Village life trumps urban living

By Vatapuia Maiava and Ilia L Likou ,

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THERE IS NO ORDER IN URBAN VILLAGES: Liueni Leota, 35, from the village of Manono and Vaitele-Fou.

THERE IS NO ORDER IN URBAN VILLAGES: Liueni Leota, 35, from the village of Manono and Vaitele-Fou.

Some may prefer the many job opportunities offered when living in urban villages but for others, they would rather have a simple rural village life where money is the least of their worries.

For Liueni Leota, from the village of Manono and Vaitele-Fou, he would rather live in a rural village where there is peace and order.

Aged 35, Liueni works hard to take care of his children and puts them through school.

“I think the only downside of living here is that there are no village leaders who can keep order,” he told the Village Voice.

“The way people live here is up to every individual man. Many issues arise from having no village leaders keeping everyone in line and that’s one thing that needs to change here in the urban villages.

“In fact, the church is playing a big role in keeping peace in the absence of village leaders. We these days we are seeing a drop in issues because everyone is being taught morals at church and they are beginning to apply it in their everyday lives.”

Migrating from Manono to Vaitele, Liueni is put in a perfect position to comment on the two different village types.

“My family is actually from Manono before so we know the pros and cons of both living situations,” he said.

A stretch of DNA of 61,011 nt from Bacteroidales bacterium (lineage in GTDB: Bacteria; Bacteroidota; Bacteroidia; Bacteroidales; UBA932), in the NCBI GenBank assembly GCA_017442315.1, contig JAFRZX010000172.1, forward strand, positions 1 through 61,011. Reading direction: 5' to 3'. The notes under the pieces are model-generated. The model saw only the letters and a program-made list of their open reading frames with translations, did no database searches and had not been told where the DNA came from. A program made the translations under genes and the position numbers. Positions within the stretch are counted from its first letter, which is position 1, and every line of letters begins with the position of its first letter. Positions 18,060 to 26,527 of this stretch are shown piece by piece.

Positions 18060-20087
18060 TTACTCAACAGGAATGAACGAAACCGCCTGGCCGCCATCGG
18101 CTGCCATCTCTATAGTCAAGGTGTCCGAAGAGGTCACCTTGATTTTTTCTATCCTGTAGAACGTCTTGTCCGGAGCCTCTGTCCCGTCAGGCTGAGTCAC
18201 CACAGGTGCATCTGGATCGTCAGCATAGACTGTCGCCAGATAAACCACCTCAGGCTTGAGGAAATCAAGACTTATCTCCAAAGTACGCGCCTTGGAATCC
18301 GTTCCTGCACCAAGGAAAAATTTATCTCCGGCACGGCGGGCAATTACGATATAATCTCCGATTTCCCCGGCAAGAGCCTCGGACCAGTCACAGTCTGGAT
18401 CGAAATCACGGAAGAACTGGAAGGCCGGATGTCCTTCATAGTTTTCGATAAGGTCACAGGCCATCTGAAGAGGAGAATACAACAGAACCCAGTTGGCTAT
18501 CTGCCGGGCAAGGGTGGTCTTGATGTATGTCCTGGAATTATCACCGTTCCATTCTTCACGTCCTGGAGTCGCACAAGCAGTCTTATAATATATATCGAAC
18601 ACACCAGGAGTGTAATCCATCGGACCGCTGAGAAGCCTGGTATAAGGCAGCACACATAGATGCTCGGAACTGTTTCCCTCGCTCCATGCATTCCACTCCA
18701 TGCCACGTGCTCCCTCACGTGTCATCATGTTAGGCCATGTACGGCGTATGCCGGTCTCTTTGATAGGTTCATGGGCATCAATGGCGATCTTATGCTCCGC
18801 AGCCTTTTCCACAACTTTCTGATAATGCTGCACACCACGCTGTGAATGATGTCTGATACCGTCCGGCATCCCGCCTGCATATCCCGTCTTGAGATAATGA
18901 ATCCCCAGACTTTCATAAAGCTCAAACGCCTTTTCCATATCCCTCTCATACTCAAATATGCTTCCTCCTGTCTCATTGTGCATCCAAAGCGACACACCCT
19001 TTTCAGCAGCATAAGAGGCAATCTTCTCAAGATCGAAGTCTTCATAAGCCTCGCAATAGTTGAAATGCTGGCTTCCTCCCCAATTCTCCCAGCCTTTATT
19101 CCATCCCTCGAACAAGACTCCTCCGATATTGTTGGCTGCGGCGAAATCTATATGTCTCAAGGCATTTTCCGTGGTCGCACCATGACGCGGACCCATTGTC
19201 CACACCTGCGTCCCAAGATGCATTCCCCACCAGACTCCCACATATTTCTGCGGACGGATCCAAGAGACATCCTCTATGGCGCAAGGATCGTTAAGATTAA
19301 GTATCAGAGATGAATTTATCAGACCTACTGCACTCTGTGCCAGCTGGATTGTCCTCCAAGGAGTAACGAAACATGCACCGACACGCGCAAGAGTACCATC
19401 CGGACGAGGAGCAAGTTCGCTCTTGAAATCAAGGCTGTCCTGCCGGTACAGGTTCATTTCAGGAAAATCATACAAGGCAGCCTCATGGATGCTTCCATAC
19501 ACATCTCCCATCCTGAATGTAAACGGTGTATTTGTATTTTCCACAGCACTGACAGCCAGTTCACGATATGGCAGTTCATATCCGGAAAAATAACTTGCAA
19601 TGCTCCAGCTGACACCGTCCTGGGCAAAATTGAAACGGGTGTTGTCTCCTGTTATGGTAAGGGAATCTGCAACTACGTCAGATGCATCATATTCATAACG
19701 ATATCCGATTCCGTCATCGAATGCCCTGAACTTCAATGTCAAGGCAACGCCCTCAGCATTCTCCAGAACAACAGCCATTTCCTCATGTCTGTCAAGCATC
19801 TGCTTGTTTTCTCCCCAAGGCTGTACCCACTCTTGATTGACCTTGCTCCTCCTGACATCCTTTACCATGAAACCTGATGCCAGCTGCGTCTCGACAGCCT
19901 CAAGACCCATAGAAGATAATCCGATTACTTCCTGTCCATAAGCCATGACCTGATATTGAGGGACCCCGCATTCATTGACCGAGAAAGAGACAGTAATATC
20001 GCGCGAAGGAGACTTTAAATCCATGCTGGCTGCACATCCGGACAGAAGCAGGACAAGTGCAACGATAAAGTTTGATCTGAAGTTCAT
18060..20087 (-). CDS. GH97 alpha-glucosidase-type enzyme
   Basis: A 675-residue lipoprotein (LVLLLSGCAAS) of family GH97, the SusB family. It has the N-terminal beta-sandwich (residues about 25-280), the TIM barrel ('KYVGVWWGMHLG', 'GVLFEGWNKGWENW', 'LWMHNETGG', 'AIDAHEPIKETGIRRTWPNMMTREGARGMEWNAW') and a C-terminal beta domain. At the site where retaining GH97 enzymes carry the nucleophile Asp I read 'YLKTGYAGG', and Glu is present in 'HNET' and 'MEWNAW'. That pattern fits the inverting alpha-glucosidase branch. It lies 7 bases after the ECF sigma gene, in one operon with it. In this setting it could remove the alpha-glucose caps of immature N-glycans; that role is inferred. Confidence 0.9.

“Living standards in both rural and urban villages are very different and I can’t stress that enough. There is so much order in rural village because of the village leaders and I actually prefer that.

“Over here, there are no Matai’s or village leaders so everyone does their own thing. One problem with that is it causes chaos at times.”

Furthermore, Liueni says he misses having order and peace in his everyday life and not having to worry about money.

“I miss the peace in the rural village,” she said.

“Another difference between rural and urban villages is the way we see money. In the rural villages you can just stay home and not worry about having money or not.

“That’s because we have a lot of land to cultivate and the ocean to fish in. Here in the urban villages is different, we don’t have a lot of land but there are more job opportunities to make money.”

On the other hand, Liueni says that living in the urban village is good for the children because it’s close to all the schools.

“For me personally though, everything is alright with life and there are no problems we are currently facing,” he said.

“One of the great things about living in an urban village is that it’s good for the children. It’s not too far from all the different schools and I guess that’s the most important thing to us.”

© Samoa Observer 2016

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